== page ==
BJC

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That is interesting.

Random data point: When my daughter’s family moved a couple of years ago, they left their gasoline powered riding mower in Florida and purchased a battery powered [edit] riding mower for their hilly yard in Georgia.


BJC
 
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Vigilant1

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I was tempted by a cool Ryobi electric riding mower, you can talk yourself into it if you estimate a high enough cost for maintenance of a gasoline powered riding mower (esp annual maintenance done by someone else of the stuff under the deck-- belts and spindles, etc). The electric mowers have direct drive motors for the blades, they'll probably need less attention. Still, the out-the-door price for an electric rider is double the cost of a gas unit.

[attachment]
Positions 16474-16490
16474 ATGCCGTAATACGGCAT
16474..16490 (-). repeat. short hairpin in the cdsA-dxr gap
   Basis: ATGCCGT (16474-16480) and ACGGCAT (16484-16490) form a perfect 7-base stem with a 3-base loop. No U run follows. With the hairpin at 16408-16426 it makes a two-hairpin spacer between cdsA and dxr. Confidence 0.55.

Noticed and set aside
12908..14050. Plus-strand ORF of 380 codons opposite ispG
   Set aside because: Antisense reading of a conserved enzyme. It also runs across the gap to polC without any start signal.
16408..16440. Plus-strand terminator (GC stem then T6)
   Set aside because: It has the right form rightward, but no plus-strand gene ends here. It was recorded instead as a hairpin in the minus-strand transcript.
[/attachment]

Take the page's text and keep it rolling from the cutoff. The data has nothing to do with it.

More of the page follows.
I suspect the cordless push and self-propelled walk behind mowers will be the first place where electric takes a significant bite out of the gas engine market. That's happening already if the display area at Home Depot is any indication of relative sales.
The 810cc vertical shaft engine that we've discussed a lot in this thread is primarily used in beefy zero turn radius mowers most often sold to commercial users. I don't think there's much risk of electric power making inroads there (though there have been a few attempts to sell electric ZTRs to homeowners). B&S should be making them for a long time.
 
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Hot Wings